The historical city of Madrid does not have the best reputation when it comes to providing access for the disabled. Holidays here are full of culture and history, but they can also be dotted with snags and complications for wheelchair users. However, things are improving - slowly but surely! |
Here are my tips for wheelchair-using sightseers in Madrid: what to see and what to bear in mind as you roll around the city.
• Prado Museum – The Prado Museum is one of the most important art galleries in the world. All four floors are accessible via lifts and have a smooth surface. Unfortunately, the basement level, the Tesoro del Delfin Gallery, is accessible only via a flight of steps. People with limited mobility do not need to wait in the (usually long) queue, but can purchase tickets from a separate ticket counter.
• Royal Palace of Madrid – This fascinating historical building was constructed on the site of the ruins of the Alcazar de los Austrias in the early eighteenth century. It has a breathtaking collection of paintings, tapestries, lamps, clocks and more. The large courtyard provides visitors with views over the old hunting grounds of the palace. Access to various parts of the palace is via ramp, some of which are fairly steep. Palace staff will guide wheelchair users on an alternate route to reach the State Rooms.
• Royal Botanical Gardens – The Royal Botanical Gardens are just next to the Prado Museum and are the ideal place for a picnic lunch. The gardens have three terraces arranged in different styles; a guided tour can be pre-booked. The paths are smooth and wide and concrete ramps link the different terraces of the garden. There are also three accessible bathrooms.
Though Madrid is equipped with fairly smooth pavements and ramps down to street level at crossings, the city can be very busy. The crowds, especially in summer, can make it difficult to navigate around the city.
You can try using the metro to get from A to B but be aware that roughly 50% of the metro is not accessible for those with reduced mobility. Madrid metro maps indicate clearly which stops do provide wheelchair access, so check before you plan your journey. The main bus service is wheelchair-friendly but remember, you need to flag down the bus or it won’t stop for you!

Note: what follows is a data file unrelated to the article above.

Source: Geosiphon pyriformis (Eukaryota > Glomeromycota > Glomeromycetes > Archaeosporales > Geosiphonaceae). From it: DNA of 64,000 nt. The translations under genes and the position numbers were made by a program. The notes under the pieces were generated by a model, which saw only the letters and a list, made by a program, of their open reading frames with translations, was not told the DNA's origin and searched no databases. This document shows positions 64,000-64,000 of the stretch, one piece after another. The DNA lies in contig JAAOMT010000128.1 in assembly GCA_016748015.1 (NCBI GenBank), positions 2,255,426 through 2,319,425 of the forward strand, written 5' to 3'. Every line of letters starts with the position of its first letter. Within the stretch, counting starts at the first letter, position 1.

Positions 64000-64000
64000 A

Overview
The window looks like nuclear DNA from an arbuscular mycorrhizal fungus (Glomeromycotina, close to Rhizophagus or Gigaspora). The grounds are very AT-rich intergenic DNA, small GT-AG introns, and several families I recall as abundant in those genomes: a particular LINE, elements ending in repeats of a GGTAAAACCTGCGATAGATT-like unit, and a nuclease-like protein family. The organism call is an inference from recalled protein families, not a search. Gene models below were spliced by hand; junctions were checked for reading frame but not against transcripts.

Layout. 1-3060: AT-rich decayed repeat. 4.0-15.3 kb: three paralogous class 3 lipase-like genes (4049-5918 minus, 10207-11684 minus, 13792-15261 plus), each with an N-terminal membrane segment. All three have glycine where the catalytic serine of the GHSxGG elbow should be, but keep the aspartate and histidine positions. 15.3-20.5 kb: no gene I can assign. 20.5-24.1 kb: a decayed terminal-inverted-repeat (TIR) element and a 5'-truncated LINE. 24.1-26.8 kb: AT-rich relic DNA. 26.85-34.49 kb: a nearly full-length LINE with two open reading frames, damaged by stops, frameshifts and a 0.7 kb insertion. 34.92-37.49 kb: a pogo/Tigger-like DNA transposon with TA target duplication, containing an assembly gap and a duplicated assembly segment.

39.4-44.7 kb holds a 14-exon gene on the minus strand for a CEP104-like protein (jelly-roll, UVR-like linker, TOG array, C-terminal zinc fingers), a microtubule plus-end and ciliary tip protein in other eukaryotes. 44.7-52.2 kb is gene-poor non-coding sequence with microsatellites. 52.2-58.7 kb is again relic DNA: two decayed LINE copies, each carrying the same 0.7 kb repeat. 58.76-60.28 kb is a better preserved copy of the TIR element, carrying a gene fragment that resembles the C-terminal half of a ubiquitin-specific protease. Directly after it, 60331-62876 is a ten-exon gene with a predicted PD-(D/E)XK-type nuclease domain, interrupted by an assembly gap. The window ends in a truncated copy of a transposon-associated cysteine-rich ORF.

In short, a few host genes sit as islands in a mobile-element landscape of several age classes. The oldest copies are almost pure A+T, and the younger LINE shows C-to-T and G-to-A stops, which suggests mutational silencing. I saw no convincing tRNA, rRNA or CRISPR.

Alternatively, check out Euro Taxi, a great company to use when in Madrid if you’re disabled. Holidays allow everyone to splash out a little, so relax and treat yourself to a taxi. These roomy vehicles run 24 hours a day and come fully equipped with ramps, making your life easier.
• As not all of Madrid is up to the standard of its main attractions, accessible toilets can be hard to find. However, any large restaurants or international chains should have an accessible bathroom as they are required to provide one by international regulations.
The official Madrid tourist website has a detailed brochure that you can download with all the information needed for visitors to the city who are disabled. Holidays to Madrid will become easier and easier as the city has a real awareness of its strengths and weaknesses in providing access for wheelchair users.
Philip Scott is the owner and founder of Can be Done, a fully licensed UK tour operator specialising in disabled holidays across the world for individuals and groups who are travelling with a handicap. With over 31 years’ experience organising long and short breaks for disabled travellers, Philip has built a reputation for helping his clients select hotels and accommodation that offer high standards of accessibility to ensure that those with special needs can experience truly relaxing and carefree holidays.
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